Father’s Homily | March 29

5th Sunday, lent 2020

John’s Gospel begins with a wedding and closes with a funeral.  There are four primary characters in this story: Jesus, Martha, Mary, and Lazarus.  Martha, Mary, and Lazarus were good friends of Jesus.  John tells us that he “loved” them.  The funeral rituals of Jesus’ day were obviously different from ours.  When somebody died, there was no embalming. Instead, the body was wrapped in linen and, before sunset on the day of death, was put into the burial vault — a cave carved into limestone rock – often with myrrh, frankincense, and perfumes.  Then there was intense mourning for seven days followed by a less intense mourning period of twenty-three days.

The story of the raising of Lazarus proclaims the great truth that Jesus is Lord of life. He has the power to call us out of our tombs – for the Christian life only begins when we, even though we are dead, hear the word of God and obey it. We know from experience that we don’t have to be dead physically to be in need of being raised up. WE can be dead in the midst of life – hoping for a word and a community that will put us together again.

There can be many dark areas in our private life.  We often bind ourselves with strings of addiction to alcohol, drugs, sexual deviations, slander, gossip, envy, prejudices, hatred, and uncontrollable anger and bury ourselves in the tombs of despair.  Jesus asks us today to seek his help and that of the community around us to loosen those chains and come out of tombs of our own creation.  Is there an area of life where hope is gone?  Do we want to lock it up in a tomb and seal it away from Jesus or are we willing to have Jesus visit this area?  Are there times when we refuse to let God enter into our wallets, fearing that faithful tithing will endanger our savings?  Are we in the tomb of spiritual death caused by sin?  Are we in the tomb of selfishness filled with negative feelings such as worry, fear, resentment, hatred, and guilt?  When we go to Confession, Jesus will stand before our tomb.  He will call our name and cry out “Come out”!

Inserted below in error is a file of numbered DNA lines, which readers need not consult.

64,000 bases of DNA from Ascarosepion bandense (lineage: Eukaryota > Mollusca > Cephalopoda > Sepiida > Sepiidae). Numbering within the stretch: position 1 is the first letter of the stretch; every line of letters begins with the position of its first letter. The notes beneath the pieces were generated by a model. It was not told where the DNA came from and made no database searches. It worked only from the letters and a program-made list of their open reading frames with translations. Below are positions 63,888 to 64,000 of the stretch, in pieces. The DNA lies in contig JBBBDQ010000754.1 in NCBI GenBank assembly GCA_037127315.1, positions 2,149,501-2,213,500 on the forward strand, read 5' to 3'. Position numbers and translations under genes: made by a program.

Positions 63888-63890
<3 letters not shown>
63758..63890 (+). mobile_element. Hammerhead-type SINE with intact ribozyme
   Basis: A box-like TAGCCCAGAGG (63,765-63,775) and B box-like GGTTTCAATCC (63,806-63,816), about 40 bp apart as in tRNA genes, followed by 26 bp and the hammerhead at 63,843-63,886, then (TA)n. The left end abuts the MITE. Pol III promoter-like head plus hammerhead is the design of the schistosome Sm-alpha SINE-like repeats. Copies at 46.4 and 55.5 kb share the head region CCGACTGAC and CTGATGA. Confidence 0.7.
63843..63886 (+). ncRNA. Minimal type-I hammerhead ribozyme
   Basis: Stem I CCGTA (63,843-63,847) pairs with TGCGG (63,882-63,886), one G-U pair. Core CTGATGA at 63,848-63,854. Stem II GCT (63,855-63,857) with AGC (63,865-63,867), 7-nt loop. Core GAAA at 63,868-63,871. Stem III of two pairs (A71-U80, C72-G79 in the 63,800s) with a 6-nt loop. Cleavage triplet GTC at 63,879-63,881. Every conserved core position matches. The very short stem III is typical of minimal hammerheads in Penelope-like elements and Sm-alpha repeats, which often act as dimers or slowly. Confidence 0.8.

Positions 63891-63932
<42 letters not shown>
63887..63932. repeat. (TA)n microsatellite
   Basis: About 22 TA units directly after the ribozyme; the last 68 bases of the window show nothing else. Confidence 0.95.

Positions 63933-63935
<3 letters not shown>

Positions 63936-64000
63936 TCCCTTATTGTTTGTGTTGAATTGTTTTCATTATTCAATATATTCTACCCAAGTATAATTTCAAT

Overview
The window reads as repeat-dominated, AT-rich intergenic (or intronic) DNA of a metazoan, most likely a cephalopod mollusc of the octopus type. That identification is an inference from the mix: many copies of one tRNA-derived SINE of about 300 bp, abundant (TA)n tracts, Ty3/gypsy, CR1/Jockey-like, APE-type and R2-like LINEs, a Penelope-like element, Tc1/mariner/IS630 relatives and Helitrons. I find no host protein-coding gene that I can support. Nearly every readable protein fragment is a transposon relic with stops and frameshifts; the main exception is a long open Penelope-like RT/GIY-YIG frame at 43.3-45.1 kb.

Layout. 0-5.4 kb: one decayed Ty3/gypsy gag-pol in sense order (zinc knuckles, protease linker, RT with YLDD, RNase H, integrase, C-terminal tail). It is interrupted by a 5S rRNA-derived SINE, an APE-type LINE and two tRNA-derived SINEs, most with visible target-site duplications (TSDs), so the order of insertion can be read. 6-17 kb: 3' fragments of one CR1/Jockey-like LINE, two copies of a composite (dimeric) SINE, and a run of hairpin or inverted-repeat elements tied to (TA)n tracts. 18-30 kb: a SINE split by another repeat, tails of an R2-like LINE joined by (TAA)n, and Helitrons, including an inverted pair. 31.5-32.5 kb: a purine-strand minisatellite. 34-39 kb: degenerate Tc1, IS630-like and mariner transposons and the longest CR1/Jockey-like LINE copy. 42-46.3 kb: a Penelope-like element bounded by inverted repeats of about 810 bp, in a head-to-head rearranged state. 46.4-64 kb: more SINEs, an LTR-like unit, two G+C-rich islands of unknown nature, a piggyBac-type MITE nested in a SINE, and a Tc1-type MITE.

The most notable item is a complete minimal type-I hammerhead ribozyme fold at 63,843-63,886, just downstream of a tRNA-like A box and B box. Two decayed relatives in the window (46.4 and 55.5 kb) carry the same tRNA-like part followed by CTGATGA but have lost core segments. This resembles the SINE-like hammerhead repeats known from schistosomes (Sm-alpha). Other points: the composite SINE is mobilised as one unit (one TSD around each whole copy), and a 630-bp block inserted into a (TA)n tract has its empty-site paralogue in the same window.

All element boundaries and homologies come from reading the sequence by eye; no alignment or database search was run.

If we want Jesus to visit the dark dungeons of sin, despair, and unhappiness, let us ask Jesus during this Holy Mass to bring the light and the power of His Holy Spirit into our private life and liberate us from our tombs.  Let us name the parts of ourselves that are wounded or dead, imprisoned or in darkness, and then give them to him to be healed, raised up and set free.  Let us name our darkness, our prison and our wounds – whatever these may be – and give them all to him. As a parish community, let us stand before the world and accept the challenge to untie those who are bound and help them to come out from their self-made graves.  Jesus calls each of us by name to come out of our graves and help others to do the same.